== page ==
As I asked myself what her problem was, it dawned on me that her excuses and ignorance were representative of the attitudes of many: we’ve become a society that accepts reasons why in lieu of apologies.

People seem to have forgotten how to apologise. In the rare instances where an apology is offered, it’s seldom genuine. Somehow, offering a feeble, disingenuous explanation has been deemed socially acceptable.

It’s got to stop.

In addition to the Bitch with the Handbasket, I’ve recently witnessed first-hand another example of society’s proclivity to throw out a thinly-veiled vindication instead of an apology.

Without going into specifics, the players in question were out of line and exercised poor judgement. Whether or not a private apology has been offered to the women involved is a matter for them. All I can comment on intelligently is that publicly, the only responses from the individuals at the centre of the allegations have been excuses. Lots of excuses. A few of them have even suggested that it’s me who needs to apologise for writing the story.

How hard is it to admit that you have erred?

I’ll admit it when I screw up. When I do make a mistake, it’s usually a big one. Like when I referred to the wrong team as last season’s premiers in a recent grand final preview. Oops. I could have made excuses, but what would have been the point? I made a mistake; it was as simple as that. The newspaper ran a correction and the earth continued to turn on its axis.

An excuse is not an apology. An apology conveys regret, remorse or sorrow, while an excuse tends to indicate the person blabbering it isn’t genuinely contrite. To me, an excuse is the verbal equivalent of giving someone the finger after you’ve wronged them.

If you’ve done something you regret, show some intestinal fortitude and admit you were wrong. If you aren’t remorseful for your actions you shouldn’t feel compelled to apologise, but please don’t offer up some idiotic excuse for doing whatever it was that you did. The best excuse in the world will never trump a simple, sincere acknowledgement that you screwed up.

Source: wba.theoffside.com

I’m not going to apologise for this post because even though you’re sorry for reading it, I don’t regret writing it. As for excuses, where would you like me to start?

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Espresso Etiquette 101: 6 Lessons in Coffee Shop Culture

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Cafes are not places to set up a quasi mission control, and the simple act of tipping shouldn’t remind anyone who observes it of a full-scale production of The Taming of the Shrew.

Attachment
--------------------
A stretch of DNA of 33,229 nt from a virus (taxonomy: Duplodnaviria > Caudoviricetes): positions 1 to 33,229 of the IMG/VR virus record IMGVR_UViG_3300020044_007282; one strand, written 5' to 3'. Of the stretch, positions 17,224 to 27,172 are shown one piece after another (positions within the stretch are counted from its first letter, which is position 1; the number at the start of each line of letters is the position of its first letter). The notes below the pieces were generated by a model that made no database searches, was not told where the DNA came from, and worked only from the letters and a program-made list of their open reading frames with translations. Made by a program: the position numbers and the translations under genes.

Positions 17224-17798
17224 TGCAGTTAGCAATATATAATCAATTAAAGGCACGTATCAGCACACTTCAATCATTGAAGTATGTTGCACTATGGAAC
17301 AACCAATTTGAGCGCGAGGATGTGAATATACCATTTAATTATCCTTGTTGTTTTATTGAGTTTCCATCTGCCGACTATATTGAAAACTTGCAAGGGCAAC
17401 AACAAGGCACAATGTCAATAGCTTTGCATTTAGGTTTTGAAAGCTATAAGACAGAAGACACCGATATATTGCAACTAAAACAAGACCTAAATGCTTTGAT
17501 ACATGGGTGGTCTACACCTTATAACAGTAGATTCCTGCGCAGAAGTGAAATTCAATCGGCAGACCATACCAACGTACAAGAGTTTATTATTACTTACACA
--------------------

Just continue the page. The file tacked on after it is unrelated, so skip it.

These are just two examples that stood out among a myriad of espresso etiquette breaches I’ve witnessed over the past twelve months, the most recent of which involved Mr Lesson 4 earlier this week.

As I pondered his seating sin and cappuccino contravention, it dawned on me that he wasn’t alone in his misgivings, so I decided it was an opportune time to offer a weekend refresher course, with the aim of bringing everyone up to speed on the do’s and don’ts of 21st century cafe culture.

Has everyone switched their mobile phone to silent? Do you all have a pen that works? Good, let’s commence the nonsensical crash course that is Espresso Etiquette 101.

We haven't even looked at the first lesson and already we have people throwing their coffee cups out of the cot. Source: mephc.com

Lesson 1: Know what you want before you are eyeballing the barista

Those big, colourful boards behind the counter that display the menu, cup sizes and prices aren’t there for decoration. There’s nothing more infuriating – in the coffee world, anyway – than standing behind someone who doesn’t have a clue what they want to order until they’re staring into the pained eyes of an exceedingly patient barista.

If you want a small flat white, lock it in as soon as you’re asked what you’d like. If you’re in the mood for a large caramel mocha, accept your caffeine-infused fate and tell the barista you want a large caramel mocha. If you intend to order a Venti triple-shot hazelnut soy latte with a dash of vanilla, slap yourself across the back of the head as you approach the cash register. Your bombastic stupidity has earned you a glass of water. Without ice.

While we’re on the subject of ordering, knowing how to pronounce what you wish to drink is important. Should you feel inclined to order a macchiato, please remember it’s not pronounced mar-chee-ate-o. If there were such a thing, it would be a Cheetos-esque snack, not a coffee.

Lesson 2: A single coffee does not entitle you to a full day of free Wi-Fi

These people know who they are. The individuals who purchase a solitary coffee in order to stake their claim at a table towards the rear of the cafe; out of sight – and mind – of the baristas, but not so far away as to give them a less-than-excellent signal from the complimentary Wi-Fi.

While Starbucks is the traditional haunt of this creature, extreme overpopulation and the resultant infighting has forced many to flee their franchised habitats and seek refuge in boutique coffee shops advertising free internet.